Cameron’s happy that fewer than one in six disabled people who have applied for Personal Independence Payments (PIP) have had their claim assessed and waiting times are now up to a year, according to the DWP’s own figures. The public accounts committee isn’t happy about the ‘fiasco’ of PIP implementation, but Cameron doesn’t have time to worry about (or respond to) them, he’s busy pleasing voters.

Cameron’s happy that two-thirds of PIP claims are refused, because the purpose of PIP is to reduce Disability Living Allowance caseloads and expenditure by 20%. So one in five people will lose their benefits despite the DWPs own statistics showing that less than 0.7% of all benefit claims are fraudulent.

Cameron’s happy about the plan to introduce compulsory therapy before allowing benefits for people with mental health problems. And presumably made happier that waiting times of up to two years for NHS counselling services mean they can save lots more money while sick people suffer without support.

Cameron’s happy that two-thirds of people affected by the bedroom tax are disabled, (despite his oft repeated mistake that they are exempt). And he’s happy that only 4.5% of people have managed to downsize while the rest have had to cut back on food and heating to cover the increased costs leading to 66% being in arrears with their rent (which bars them from moving home) and 15% in danger of eviction. Burying the latest damning report on reshuffle day didn’t fool anyone.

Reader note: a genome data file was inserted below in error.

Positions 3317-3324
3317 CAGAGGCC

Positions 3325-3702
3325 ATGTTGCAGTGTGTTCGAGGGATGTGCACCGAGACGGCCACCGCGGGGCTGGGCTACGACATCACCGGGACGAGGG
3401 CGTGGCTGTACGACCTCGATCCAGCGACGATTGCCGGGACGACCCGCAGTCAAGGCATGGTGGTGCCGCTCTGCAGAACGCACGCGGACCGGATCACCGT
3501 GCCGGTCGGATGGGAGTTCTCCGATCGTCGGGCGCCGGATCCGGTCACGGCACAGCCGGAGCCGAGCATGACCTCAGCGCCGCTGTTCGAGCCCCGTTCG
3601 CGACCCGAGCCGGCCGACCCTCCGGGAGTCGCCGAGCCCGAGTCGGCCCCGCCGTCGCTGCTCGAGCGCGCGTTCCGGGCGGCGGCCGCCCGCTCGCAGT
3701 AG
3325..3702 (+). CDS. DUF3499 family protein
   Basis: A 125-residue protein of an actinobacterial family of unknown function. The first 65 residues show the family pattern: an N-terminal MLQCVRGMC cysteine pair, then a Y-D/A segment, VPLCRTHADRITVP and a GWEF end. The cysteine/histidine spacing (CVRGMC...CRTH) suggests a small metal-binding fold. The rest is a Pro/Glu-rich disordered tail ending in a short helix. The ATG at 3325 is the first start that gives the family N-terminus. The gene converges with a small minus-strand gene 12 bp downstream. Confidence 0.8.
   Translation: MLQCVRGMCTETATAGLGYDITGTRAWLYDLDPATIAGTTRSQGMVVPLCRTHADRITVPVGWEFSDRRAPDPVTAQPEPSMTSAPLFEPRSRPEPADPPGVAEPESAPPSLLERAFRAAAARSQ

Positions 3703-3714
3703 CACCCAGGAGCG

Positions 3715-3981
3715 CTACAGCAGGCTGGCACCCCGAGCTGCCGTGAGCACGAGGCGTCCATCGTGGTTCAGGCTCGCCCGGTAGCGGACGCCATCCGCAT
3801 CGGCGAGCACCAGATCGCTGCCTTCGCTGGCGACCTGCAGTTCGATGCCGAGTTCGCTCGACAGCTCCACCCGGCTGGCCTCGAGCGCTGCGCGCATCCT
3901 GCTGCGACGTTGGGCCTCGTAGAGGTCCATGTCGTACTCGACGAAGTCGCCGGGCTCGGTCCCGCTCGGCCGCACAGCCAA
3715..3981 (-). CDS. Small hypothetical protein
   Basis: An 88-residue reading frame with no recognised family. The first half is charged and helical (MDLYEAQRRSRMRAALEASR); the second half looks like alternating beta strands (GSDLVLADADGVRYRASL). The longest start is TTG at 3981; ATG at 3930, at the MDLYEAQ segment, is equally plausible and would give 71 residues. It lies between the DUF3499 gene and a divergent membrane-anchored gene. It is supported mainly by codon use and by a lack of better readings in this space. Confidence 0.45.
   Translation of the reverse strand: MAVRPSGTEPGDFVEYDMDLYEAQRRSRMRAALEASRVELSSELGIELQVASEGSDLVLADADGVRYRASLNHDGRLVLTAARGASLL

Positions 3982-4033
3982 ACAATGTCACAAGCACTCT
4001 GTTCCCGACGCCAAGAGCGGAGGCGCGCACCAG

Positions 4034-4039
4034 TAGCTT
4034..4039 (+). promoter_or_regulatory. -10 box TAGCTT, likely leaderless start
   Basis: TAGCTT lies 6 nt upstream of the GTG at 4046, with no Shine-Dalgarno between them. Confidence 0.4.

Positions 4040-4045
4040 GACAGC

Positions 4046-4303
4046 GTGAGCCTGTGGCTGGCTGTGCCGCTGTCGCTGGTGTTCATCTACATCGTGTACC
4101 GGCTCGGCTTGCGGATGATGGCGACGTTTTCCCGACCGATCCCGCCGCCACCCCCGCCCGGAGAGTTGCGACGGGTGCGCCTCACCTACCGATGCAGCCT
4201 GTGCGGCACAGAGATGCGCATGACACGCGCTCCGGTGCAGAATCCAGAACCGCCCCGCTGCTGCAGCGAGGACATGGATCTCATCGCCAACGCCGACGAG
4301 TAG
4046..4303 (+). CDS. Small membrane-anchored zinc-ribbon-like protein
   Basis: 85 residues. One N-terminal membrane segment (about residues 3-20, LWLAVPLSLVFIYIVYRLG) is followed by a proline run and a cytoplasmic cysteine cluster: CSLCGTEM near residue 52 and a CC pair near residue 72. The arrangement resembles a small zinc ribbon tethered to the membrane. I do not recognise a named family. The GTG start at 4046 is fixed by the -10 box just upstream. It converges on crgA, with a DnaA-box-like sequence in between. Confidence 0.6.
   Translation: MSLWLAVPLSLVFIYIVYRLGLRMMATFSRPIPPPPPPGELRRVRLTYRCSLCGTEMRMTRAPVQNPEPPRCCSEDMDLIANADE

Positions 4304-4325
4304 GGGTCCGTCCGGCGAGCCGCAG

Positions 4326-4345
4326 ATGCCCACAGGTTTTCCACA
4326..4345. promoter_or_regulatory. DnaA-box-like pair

Cameron must be happy with the failure of the Work Programme and the rise in food banks around the country – after all if the poor are being fed by the charitable, then there’s no need to give them benefits.

Cameron must be happy that the DWP has spent millions on lawyers fighting the release of old reports into Universal Credit and publication of the numbers who have died after being found fit for work in a WCA assessment. The figures in 2012 showed that deaths rose from 32 to 73 per week so the DWP solved this problem by ceasing to record them.

Cameron must be happy that the DWP will write off £130m on useless IT developments for Universal Credit. Some £40m has already gone and the rest will follow within five years. I must admit I find it hard to see what makes him happy about this – maybe it’s all those jobs in the IT sector that the government seems to be singlehandedly keeping afloat?